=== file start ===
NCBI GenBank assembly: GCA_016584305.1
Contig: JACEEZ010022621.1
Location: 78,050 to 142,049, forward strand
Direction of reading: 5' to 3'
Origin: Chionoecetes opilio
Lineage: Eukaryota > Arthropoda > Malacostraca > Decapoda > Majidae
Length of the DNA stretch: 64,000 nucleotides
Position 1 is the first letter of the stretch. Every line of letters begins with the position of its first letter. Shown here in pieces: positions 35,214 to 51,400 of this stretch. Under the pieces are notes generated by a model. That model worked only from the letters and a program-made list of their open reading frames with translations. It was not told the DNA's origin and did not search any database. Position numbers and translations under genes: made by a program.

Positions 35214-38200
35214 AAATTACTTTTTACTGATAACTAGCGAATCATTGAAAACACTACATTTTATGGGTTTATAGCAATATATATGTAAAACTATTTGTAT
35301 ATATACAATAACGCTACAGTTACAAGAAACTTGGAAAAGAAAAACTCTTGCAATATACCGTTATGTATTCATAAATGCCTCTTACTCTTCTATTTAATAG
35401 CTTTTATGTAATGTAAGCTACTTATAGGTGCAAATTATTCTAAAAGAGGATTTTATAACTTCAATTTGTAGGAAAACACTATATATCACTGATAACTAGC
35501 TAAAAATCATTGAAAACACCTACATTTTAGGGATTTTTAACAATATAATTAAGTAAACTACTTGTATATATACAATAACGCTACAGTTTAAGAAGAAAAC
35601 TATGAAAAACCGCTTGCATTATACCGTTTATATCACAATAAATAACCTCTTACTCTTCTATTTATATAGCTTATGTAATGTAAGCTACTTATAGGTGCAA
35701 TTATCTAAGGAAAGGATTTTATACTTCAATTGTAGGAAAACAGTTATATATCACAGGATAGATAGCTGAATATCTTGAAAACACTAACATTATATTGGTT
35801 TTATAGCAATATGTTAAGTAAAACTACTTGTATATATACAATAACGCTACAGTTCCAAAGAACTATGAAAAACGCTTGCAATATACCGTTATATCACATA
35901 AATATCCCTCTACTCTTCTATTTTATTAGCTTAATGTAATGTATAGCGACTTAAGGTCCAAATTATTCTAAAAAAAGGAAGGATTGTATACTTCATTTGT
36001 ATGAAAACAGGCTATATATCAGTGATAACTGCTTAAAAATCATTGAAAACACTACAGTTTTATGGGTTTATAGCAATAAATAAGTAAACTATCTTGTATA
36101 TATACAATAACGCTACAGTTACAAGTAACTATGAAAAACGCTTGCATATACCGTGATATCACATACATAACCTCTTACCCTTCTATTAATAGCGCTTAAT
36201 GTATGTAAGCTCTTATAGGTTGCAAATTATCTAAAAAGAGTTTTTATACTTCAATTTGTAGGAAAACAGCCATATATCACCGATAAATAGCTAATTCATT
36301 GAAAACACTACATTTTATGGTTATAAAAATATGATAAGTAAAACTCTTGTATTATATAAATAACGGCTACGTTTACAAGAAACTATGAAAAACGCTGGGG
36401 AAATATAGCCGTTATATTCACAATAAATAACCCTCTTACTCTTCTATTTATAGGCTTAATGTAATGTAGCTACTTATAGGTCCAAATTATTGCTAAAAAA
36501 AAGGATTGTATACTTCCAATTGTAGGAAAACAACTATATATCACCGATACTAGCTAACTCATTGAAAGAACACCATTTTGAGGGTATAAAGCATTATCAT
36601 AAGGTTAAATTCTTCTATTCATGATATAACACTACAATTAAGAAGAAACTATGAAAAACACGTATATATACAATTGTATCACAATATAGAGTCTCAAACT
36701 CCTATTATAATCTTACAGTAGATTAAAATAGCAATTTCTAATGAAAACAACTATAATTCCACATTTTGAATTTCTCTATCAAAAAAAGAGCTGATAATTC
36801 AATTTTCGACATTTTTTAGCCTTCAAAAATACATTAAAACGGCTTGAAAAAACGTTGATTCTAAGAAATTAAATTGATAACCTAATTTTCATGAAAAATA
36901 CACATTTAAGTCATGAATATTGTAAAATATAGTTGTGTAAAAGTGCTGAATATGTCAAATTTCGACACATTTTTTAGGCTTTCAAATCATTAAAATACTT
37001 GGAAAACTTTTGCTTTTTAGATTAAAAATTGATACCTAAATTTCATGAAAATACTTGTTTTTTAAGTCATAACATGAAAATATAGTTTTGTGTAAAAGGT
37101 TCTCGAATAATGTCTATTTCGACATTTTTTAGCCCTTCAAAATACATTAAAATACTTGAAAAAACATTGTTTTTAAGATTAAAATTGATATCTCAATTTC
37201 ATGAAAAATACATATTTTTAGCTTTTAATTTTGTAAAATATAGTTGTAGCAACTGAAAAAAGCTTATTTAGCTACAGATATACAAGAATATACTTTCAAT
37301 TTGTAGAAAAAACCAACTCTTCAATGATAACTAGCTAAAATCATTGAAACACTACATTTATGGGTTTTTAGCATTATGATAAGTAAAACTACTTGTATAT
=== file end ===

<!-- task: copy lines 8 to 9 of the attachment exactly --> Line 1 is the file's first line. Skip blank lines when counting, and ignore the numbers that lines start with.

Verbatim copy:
Position 1 is the first letter of the stretch. Every line of letters begins with the position of its first letter. Shown here in pieces: positions 35,214 to 51,400 of this stretch. Under the pieces are notes generated by a model. That model worked only from the letters and a program-made list of their open reading frames with translations. It was not told the DNA's origin and did not search any database. Position numbers and translations under genes: made by a program.

Positions 35214-38200